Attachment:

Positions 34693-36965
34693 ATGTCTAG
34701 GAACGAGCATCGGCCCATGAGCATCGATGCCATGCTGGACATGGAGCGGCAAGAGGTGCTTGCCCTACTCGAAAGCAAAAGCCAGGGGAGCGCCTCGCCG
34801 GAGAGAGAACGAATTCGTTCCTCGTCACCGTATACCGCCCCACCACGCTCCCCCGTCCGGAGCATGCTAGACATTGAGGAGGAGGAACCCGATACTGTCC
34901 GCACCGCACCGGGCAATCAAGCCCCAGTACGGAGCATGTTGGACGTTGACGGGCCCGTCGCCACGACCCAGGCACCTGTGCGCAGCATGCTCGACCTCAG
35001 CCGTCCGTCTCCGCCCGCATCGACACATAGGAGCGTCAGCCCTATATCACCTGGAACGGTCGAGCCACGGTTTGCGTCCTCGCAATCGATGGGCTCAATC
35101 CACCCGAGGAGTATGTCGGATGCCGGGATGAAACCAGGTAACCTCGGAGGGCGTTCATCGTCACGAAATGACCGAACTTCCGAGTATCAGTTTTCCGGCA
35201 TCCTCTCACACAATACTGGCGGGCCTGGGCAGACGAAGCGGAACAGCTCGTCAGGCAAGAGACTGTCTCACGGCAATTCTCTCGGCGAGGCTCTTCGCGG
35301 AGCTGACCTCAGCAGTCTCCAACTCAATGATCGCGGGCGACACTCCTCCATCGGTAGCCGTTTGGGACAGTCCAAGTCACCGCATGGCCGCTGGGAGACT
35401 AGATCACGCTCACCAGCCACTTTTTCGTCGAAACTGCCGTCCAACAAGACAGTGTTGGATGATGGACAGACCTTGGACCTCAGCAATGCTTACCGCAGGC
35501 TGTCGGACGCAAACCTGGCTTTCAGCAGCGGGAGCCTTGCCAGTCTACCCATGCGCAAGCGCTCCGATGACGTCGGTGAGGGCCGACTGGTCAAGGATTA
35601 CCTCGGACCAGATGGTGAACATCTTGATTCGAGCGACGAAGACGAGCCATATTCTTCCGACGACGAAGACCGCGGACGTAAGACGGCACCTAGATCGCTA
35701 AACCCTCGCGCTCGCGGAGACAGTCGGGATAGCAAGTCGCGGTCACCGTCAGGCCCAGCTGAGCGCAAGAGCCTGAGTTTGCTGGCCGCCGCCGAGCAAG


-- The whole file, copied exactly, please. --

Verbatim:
Positions 34693-36965
34693 ATGTCTAG
34701 GAACGAGCATCGGCCCATGAGCATCGATGCCATGCTGGACATGGAGCGGCAAGAGGTGCTTGCCCTACTCGAAAGCAAAAGCCAGGGGAGCGCCTCGCCG
34801 GAGAGAGAACGAATTCGTTCCTCGTCACCGTATACCGCCCCACCACGCTCCCCCGTCCGGAGCATGCTAGACATTGAGGAGGAGGAACCCGATACTGTCC
34901 GCACCGCACCGGGCAATCAAGCCCCAGTACGGAGCATGTTGGACGTTGACGGGCCCGTCGCCACGACCCAGGCACCTGTGCGCAGCATGCTCGACCTCAG
35001 CCGTCCGTCTCCGCCCGCATCGACACATAGGAGCGTCAGCCCTATATCACCTGGAACGGTCGAGCCACGGTTTGCGTCCTCGCAATCGATGGGCTCAATC
35101 CACCCGAGGAGTATGTCGGATGCCGGGATGAAACCAGGTAACCTCGGAGGGCGTTCATCGTCACGAAATGACCGAACTTCCGAGTATCAGTTTTCCGGCA
35201 TCCTCTCACACAATACTGGCGGGCCTGGGCAGACGAAGCGGAACAGCTCGTCAGGCAAGAGACTGTCTCACGGCAATTCTCTCGGCGAGGCTCTTCGCGG
35301 AGCTGACCTCAGCAGTCTCCAACTCAATGATCGCGGGCGACACTCCTCCATCGGTAGCCGTTTGGGACAGTCCAAGTCACCGCATGGCCGCTGGGAGACT
35401 AGATCACGCTCACCAGCCACTTTTTCGTCGAAACTGCCGTCCAACAAGACAGTGTTGGATGATGGACAGACCTTGGACCTCAGCAATGCTTACCGCAGGC
35501 TGTCGGACGCAAACCTGGCTTTCAGCAGCGGGAGCCTTGCCAGTCTACCCATGCGCAAGCGCTCCGATGACGTCGGTGAGGGCCGACTGGTCAAGGATTA
35601 CCTCGGACCAGATGGTGAACATCTTGATTCGAGCGACGAAGACGAGCCATATTCTTCCGACGACGAAGACCGCGGACGTAAGACGGCACCTAGATCGCTA
35701 AACCCTCGCGCTCGCGGAGACAGTCGGGATAGCAAGTCGCGGTCACCGTCAGGCCCAGCTGAGCGCAAGAGCCTGAGTTTGCTGGCCGCCGCCGAGCAAG